The Senatorial race to fill the seat previously held by now Attorney General, Jeff Sessons, is something that I have been following for a while. With the election now being less than a month away, on December 12th, I'm not breaking any news that the allegations that Judge Roy Moore had an affinity for teenage girls some 40 years ago when he was in his 30s, that was first reported in the Washington Post, and has been completely dominating the news lately.
Personally, I have been very torn on who to believe in all this. It would be easy to dismiss the Post's account due to their very blatant bias, but when I read articles by such people as Jonah Goldberg, of the National Review, it does give me pause. Something that I try to keep in mind is that so many people that are loudest now against the Judge are some of the same people, who from the very beginning, have posited that Alabamans made a big mistake in nominating him in the first place.
Another thought that keeps me hoping that the allegations prove to be false, or that they are much ado about nothing, is my strong suspicion that Senate Leader, Mitch McConnell, was either the person who was behind this story in the first place or is a major force in pushing the narrative. This is based on three main factors:
- The way the GOP leadership treated Chris McDaniel in his race against Thad Cochran in Mississippi in 2014.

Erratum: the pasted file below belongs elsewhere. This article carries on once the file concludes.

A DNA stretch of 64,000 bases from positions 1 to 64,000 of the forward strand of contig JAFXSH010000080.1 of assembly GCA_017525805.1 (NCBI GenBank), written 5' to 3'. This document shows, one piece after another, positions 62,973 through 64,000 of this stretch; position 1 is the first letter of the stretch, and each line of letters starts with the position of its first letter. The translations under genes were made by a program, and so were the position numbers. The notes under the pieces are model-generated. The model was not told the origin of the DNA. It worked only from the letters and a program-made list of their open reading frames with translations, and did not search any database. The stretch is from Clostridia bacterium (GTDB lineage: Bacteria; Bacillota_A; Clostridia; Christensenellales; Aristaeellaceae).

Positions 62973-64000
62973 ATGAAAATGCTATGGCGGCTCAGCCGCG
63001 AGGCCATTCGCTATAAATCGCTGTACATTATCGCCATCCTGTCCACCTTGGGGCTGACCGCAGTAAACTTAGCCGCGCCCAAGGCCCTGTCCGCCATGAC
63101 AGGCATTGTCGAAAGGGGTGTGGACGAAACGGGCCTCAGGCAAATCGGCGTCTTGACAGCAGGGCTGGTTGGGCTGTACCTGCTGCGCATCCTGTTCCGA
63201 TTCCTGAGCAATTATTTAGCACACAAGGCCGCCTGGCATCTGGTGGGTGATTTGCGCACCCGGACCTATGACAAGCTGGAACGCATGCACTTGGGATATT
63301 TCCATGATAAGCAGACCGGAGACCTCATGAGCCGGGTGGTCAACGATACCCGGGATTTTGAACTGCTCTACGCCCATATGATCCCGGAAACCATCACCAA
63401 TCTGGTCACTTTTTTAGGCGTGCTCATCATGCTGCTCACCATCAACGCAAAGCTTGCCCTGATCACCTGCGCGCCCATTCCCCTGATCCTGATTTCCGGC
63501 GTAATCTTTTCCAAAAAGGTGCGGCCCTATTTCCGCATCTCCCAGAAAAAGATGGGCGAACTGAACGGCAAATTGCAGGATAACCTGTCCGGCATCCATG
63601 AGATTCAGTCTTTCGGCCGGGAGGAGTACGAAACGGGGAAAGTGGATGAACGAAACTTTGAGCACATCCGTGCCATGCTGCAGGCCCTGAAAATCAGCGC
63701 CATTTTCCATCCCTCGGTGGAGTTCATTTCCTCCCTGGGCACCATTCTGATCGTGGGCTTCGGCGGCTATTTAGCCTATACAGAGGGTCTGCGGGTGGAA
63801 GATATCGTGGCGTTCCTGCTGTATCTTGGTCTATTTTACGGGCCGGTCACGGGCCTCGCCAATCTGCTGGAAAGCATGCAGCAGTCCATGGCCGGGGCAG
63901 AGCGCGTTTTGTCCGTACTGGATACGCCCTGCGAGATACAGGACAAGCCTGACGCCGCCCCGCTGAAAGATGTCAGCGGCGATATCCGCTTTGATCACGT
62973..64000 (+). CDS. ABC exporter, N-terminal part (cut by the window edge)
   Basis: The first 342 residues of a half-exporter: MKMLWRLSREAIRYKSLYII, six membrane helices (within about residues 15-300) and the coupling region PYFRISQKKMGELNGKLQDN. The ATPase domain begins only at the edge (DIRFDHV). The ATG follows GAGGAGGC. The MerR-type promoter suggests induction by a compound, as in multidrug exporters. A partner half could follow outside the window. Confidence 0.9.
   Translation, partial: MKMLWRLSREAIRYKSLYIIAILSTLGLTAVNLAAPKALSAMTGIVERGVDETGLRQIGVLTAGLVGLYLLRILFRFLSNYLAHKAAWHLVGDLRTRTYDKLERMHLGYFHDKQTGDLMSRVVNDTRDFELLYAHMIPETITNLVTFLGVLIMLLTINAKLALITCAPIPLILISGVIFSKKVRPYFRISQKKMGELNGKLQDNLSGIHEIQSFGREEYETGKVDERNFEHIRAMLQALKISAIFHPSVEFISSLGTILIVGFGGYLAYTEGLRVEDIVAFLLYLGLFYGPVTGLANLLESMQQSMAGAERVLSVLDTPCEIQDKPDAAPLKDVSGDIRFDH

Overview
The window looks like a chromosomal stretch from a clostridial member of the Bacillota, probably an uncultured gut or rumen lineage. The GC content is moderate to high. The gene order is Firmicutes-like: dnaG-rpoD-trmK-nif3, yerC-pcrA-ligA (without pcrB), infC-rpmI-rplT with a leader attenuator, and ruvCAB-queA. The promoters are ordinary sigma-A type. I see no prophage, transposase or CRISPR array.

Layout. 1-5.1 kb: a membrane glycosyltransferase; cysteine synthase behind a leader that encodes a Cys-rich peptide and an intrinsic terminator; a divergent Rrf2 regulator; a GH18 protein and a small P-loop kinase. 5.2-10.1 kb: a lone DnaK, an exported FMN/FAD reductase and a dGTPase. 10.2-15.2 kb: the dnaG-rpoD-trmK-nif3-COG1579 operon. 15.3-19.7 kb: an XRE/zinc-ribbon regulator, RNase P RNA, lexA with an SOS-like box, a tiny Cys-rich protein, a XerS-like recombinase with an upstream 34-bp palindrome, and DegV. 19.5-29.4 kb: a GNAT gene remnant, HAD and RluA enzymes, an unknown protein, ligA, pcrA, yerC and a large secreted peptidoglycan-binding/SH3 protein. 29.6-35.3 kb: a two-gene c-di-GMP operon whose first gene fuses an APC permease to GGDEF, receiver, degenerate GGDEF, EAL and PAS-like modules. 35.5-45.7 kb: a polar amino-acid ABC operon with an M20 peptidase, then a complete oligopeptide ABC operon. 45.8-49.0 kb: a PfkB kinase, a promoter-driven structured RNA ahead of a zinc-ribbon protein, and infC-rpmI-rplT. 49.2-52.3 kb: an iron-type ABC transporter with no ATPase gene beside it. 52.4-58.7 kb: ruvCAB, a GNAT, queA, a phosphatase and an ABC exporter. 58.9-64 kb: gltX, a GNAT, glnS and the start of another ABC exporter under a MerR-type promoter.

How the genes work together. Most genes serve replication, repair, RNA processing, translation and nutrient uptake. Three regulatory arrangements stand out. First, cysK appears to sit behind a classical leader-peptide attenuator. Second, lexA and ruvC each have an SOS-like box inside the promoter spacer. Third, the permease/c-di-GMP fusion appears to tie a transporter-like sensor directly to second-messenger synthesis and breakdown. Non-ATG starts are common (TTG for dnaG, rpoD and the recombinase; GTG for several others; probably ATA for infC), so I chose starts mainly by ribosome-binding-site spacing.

- McConnell and his Super Pac spent over $10 million in support of Luther Strange in the Alabama primary
- McConnell's practically bragging during his Press Conference with Donald Trump with this statement: "Back in 2010 and 2012, we nominated several candidates, Christine O'Donnell, Sharron Angle, Todd Akin, Richard Mourdock. They are not in the Senate. And the reason for that was that they were not able to appeal to a broader electorate in the general election. You have to nominate people who can actually win, because winners make policy and losers go home." Of course, this completely ignores the likes of Ted Cruz and Marco Rubio who did win their elections during that period.
One person who has supported Judge Roy Moore from the beginning and still stands with him is talk show host and Conservative Review contributor, Steve Deace. Deace has made it very clear that he knows Moore on a personal level and explains why he believes that Moore is telling the truth about this situation.
Steve Deace spent his entire show, titled On Roy Moore, on CRTV on Tuesday night, in a very heartfelt manner explaining why he continues to endorse Roy Moore. The problem for many is that you have to be a CRTV subscriber to watch the program.
A good summary of what Steve Deace discussed on his CRTV program can be heard in an interview he did with Glenn Beck on Beck's Wednesday program.
Steve Deace also posted a lengthy statement on his Facebook page explaining why he still supports Roy Moore. Stating in part:
I am being asked legit questions about where my endorsement stands. Since I believe in as much transparency as possible whenever I can, I want to explain why I have not pulled my endorsement yet. I want to share my heart, so I apologize in advance for the length of this post.